• Shift emphasis from high cost, curative service
    delivery/provision to health promotion and
    prevention (incl. community outreach)
  • Primary health care services shall be delivered
    according to the following three streams
  • District-based clinical specialist support teams
    supporting delivery of priority health care
    programmes at the district level
  • School-based Primary Health Care services
  • Municipal Ward-based Primary Health Care Agents

19
Accreditation of Providers
  • All facilities/establishments to be accredited
    according to the same set of standards and norms
  • Draft Bill on Office of Health Standards
    Compliance (OHSC) tabled in Parliament
  • An independent OHSC to be established with 3 main
    units
  • Inspection
  • Ombudsperson,
  • Certification of health facilities
  • Developmental and multidisciplinary approach
    using evidence-based principles for standard
    development to evaluate compliance and to monitor
    progress

20
Principal Funding Mechanisms
  • Combination of sources
  • General tax allocations
  • Employers
  • Individuals
  • Revenue base to be as broad as possible
  • To achieve the lowest contribution rates
  • Generate sufficient funds to supplement the
    general tax allocation to NHI

21
The Role of Medical Schemes
  • Medical Schemes will continue to exist within the
    NHI environment
  • May provide top-up cover
  • No one will be allowed to opt-out of NHI
  • Mandatory contributions gtgtgt payroll- or income
    linked
  • Technical capacity exists within the sector to
    help with roll-out
  • What, how and when....

22
The Ten Point Plan
  • Provision of strategic leadership and creation of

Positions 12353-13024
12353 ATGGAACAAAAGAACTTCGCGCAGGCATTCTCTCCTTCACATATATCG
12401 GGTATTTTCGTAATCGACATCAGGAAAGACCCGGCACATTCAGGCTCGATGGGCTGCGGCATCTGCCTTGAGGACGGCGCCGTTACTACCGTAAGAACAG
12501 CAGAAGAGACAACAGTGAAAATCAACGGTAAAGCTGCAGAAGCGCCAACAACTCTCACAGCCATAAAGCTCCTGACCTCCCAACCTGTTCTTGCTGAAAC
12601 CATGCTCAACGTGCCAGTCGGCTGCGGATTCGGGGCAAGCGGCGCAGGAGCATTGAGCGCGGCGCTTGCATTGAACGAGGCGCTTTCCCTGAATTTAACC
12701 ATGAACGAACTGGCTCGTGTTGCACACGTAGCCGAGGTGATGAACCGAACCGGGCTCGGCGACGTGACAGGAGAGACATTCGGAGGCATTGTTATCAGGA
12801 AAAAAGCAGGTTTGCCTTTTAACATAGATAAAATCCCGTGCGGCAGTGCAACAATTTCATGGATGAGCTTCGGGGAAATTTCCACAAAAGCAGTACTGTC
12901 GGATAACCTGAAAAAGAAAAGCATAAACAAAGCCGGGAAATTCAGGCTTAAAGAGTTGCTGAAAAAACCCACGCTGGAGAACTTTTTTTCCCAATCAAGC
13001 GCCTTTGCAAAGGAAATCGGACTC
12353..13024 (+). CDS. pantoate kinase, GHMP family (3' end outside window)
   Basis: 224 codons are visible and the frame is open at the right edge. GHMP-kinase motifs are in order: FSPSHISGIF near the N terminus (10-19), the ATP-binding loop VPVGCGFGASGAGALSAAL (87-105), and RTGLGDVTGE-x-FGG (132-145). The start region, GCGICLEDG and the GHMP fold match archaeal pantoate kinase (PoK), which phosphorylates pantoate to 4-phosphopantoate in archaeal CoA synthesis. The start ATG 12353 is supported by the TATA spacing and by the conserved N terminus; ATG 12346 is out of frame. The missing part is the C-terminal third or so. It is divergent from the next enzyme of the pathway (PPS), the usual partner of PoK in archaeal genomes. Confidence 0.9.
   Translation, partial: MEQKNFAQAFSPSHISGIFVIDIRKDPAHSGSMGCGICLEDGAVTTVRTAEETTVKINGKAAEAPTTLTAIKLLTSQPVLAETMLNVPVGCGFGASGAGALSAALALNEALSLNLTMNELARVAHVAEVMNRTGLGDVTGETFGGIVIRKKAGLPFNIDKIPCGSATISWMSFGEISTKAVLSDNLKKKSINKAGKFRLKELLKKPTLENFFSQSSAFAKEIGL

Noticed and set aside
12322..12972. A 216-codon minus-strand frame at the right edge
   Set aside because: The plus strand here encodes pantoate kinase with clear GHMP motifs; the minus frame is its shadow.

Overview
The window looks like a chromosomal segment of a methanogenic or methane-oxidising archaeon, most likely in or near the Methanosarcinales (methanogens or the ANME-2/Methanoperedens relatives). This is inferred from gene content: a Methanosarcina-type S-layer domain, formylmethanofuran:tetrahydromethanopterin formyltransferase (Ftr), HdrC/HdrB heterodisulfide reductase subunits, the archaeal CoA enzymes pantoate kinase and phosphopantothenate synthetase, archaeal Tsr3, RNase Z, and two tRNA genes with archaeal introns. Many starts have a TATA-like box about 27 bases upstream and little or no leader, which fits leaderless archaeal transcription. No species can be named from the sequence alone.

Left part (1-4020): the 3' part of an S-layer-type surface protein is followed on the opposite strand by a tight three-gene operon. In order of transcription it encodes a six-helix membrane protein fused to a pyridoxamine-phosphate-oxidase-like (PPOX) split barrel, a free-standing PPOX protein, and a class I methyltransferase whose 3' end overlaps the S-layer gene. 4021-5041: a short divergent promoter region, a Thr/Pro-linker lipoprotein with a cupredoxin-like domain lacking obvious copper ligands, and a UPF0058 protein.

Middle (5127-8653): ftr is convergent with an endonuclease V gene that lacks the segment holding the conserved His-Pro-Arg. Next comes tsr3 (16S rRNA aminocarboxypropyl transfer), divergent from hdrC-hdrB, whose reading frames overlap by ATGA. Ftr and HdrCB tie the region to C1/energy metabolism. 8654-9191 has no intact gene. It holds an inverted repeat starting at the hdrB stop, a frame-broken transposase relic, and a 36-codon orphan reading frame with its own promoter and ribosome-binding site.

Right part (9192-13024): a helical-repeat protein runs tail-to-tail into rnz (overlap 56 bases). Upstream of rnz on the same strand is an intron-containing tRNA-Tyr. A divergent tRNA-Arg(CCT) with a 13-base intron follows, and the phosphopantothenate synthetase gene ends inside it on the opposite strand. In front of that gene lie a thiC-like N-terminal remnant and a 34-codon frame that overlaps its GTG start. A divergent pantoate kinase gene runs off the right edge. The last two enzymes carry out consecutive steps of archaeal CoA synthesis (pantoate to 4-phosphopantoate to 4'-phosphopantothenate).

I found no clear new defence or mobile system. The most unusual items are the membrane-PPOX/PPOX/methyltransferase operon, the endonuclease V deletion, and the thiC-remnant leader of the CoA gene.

a social compact for better health outcomes
  • Implementation of a National Health Insurance
    Plan
  • Improving Quality of Services
  • Overhauling the health care system and improve
    its management
  • Improving Human Resources Management
  • Revitalization of physical infrastructure
  • Accelerated implementation of HIV and AIDS Plan
    and reduction of mortality due to TB and other
    communicable diseases
  • Mass mobilization for better health for the
    population
  • Review of the Drug Policy
  • Strengthening Research and Development

23
Health System Performance
24
Piloting of NHI Started in 2012 April
  • Policy position Phased-in over a period of 14
    years
  • First steps towards implementation through
    piloting
  • 10 health districts selected for piloting
  • Selection of the 10 districts based on the
    following factors
  • Health profiles, demographics
  • Health delivery performance
  • Management of health institutions
  • Income levels and social determinants of health
  • Compliance with quality standards

25
Selected Pilot Districts and Respective
Population Numbers
Notes KZN will pilot two (2) districts due to